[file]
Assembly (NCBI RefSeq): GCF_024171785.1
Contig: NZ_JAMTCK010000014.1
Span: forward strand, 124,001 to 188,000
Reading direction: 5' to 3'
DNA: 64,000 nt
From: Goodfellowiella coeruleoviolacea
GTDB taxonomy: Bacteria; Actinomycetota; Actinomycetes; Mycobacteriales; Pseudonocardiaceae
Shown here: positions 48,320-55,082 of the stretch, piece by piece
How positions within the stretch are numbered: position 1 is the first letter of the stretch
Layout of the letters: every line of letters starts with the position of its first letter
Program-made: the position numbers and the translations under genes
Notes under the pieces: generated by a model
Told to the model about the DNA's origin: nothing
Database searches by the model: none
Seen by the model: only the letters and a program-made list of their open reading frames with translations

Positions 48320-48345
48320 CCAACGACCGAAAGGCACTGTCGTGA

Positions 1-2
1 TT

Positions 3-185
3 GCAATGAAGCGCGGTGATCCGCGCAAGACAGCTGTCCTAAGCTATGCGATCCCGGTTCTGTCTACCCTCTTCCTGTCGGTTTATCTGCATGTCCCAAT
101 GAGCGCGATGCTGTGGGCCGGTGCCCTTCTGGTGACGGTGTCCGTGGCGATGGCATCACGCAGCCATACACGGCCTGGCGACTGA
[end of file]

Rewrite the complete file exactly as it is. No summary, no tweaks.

Assembly (NCBI RefSeq): GCF_024171785.1
Contig: NZ_JAMTCK010000014.1
Span: forward strand, 124,001 to 188,000
Reading direction: 5' to 3'
DNA: 64,000 nt
From: Goodfellowiella coeruleoviolacea
GTDB taxonomy: Bacteria; Actinomycetota; Actinomycetes; Mycobacteriales; Pseudonocardiaceae
Shown here: positions 48,320-55,082 of the stretch, piece by piece
How positions within the stretch are numbered: position 1 is the first letter of the stretch
Layout of the letters: every line of letters starts with the position of its first letter
Program-made: the position numbers and the translations under genes
Notes under the pieces: generated by a model
Told to the model about the DNA's origin: nothing
Database searches by the model: none
Seen by the model: only the letters and a program-made list of their open reading frames with translations

Positions 48320-48345
48320 CCAACGACCGAAAGGCACTGTCGTGA

Positions 1-2
1 TT

Positions 3-185
3 GCAATGAAGCGCGGTGATCCGCGCAAGACAGCTGTCCTAAGCTATGCGATCCCGGTTCTGTCTACCCTCTTCCTGTCGGTTTATCTGCATGTCCCAAT
101 GAGCGCGATGCTGTGGGCCGGTGCCCTTCTGGTGACGGTGTCCGTGGCGATGGCATCACGCAGCCATACACGGCCTGGCGACTGA